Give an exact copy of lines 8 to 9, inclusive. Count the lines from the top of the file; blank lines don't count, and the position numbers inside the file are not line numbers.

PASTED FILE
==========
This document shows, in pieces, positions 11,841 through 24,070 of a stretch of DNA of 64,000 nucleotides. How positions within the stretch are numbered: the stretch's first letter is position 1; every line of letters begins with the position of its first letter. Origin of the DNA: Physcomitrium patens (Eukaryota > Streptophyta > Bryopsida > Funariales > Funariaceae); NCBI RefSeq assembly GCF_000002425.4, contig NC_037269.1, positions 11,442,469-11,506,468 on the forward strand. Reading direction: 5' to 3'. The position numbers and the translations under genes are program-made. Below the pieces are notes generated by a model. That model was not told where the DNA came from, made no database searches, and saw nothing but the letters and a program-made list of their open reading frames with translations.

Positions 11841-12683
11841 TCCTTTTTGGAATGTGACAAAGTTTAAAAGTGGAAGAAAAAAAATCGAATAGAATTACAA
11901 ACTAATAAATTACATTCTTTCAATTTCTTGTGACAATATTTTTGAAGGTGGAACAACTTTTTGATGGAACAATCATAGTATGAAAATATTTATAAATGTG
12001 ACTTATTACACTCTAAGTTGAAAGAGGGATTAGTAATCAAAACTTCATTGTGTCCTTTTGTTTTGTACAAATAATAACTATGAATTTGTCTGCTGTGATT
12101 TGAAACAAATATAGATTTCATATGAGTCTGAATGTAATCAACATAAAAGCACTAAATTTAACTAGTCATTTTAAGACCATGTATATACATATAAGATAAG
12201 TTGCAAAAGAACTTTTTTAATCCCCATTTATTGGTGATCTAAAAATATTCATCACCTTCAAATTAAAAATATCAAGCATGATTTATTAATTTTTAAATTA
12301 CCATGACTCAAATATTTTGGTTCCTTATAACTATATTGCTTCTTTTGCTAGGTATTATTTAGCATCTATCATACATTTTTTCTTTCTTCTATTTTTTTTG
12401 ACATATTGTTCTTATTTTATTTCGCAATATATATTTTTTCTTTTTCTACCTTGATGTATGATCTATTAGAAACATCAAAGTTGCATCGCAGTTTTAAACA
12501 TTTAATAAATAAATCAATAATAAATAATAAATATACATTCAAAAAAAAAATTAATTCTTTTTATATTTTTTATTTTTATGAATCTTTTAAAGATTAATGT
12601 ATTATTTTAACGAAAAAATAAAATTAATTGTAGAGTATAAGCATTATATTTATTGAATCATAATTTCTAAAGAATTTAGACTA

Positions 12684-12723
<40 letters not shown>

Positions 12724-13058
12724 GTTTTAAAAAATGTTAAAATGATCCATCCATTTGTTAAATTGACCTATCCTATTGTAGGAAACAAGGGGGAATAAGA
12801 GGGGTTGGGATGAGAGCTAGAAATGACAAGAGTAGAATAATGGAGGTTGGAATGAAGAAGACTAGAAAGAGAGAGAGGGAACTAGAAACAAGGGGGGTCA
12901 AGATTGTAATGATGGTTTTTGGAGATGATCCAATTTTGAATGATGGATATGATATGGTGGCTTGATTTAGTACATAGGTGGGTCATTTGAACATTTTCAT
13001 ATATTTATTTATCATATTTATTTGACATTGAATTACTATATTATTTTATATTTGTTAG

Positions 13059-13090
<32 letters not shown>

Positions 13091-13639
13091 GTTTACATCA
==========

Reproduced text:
12301 CCATGACTCAAATATTTTGGTTCCTTATAACTATATTGCTTCTTTTGCTAGGTATTATTTAGCATCTATCATACATTTTTTCTTTCTTCTATTTTTTTTG
12401 ACATATTGTTCTTATTTTATTTCGCAATATATATTTTTTCTTTTTCTACCTTGATGTATGATCTATTAGAAACATCAAAGTTGCATCGCAGTTTTAAACA